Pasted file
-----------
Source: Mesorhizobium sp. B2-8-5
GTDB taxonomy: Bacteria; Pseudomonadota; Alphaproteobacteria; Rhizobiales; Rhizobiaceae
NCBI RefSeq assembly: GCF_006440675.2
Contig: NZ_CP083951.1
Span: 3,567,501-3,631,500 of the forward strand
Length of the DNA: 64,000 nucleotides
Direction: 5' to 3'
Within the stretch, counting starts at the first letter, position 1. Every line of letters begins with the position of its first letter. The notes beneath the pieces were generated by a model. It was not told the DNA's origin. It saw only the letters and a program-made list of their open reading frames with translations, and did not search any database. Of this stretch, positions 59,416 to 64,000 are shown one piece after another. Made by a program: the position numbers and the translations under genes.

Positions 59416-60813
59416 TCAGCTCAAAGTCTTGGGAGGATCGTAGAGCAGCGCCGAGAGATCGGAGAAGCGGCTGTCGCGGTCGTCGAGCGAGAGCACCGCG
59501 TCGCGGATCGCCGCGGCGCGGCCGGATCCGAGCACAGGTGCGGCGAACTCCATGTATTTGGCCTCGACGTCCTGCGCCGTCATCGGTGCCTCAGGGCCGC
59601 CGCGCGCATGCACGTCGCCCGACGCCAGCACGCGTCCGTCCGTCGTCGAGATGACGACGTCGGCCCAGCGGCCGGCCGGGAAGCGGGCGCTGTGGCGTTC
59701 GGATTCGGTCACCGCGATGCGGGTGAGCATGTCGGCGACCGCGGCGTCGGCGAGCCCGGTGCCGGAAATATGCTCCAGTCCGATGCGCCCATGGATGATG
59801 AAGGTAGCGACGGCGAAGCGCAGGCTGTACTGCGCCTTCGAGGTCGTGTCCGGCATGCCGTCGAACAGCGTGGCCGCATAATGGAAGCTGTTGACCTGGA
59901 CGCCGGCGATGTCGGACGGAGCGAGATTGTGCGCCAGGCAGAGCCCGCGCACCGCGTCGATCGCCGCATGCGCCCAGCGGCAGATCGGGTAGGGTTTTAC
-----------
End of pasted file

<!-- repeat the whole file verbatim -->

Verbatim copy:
Source: Mesorhizobium sp. B2-8-5
GTDB taxonomy: Bacteria; Pseudomonadota; Alphaproteobacteria; Rhizobiales; Rhizobiaceae
NCBI RefSeq assembly: GCF_006440675.2
Contig: NZ_CP083951.1
Span: 3,567,501-3,631,500 of the forward strand
Length of the DNA: 64,000 nucleotides
Direction: 5' to 3'
Within the stretch, counting starts at the first letter, position 1. Every line of letters begins with the position of its first letter. The notes beneath the pieces were generated by a model. It was not told the DNA's origin. It saw only the letters and a program-made list of their open reading frames with translations, and did not search any database. Of this stretch, positions 59,416 to 64,000 are shown one piece after another. Made by a program: the position numbers and the translations under genes.

Positions 59416-60813
59416 TCAGCTCAAAGTCTTGGGAGGATCGTAGAGCAGCGCCGAGAGATCGGAGAAGCGGCTGTCGCGGTCGTCGAGCGAGAGCACCGCG
59501 TCGCGGATCGCCGCGGCGCGGCCGGATCCGAGCACAGGTGCGGCGAACTCCATGTATTTGGCCTCGACGTCCTGCGCCGTCATCGGTGCCTCAGGGCCGC
59601 CGCGCGCATGCACGTCGCCCGACGCCAGCACGCGTCCGTCCGTCGTCGAGATGACGACGTCGGCCCAGCGGCCGGCCGGGAAGCGGGCGCTGTGGCGTTC
59701 GGATTCGGTCACCGCGATGCGGGTGAGCATGTCGGCGACCGCGGCGTCGGCGAGCCCGGTGCCGGAAATATGCTCCAGTCCGATGCGCCCATGGATGATG
59801 AAGGTAGCGACGGCGAAGCGCAGGCTGTACTGCGCCTTCGAGGTCGTGTCCGGCATGCCGTCGAACAGCGTGGCCGCATAATGGAAGCTGTTGACCTGGA
59901 CGCCGGCGATGTCGGACGGAGCGAGATTGTGCGCCAGGCAGAGCCCGCGCACCGCGTCGATCGCCGCATGCGCCCAGCGGCAGATCGGGTAGGGTTTTAC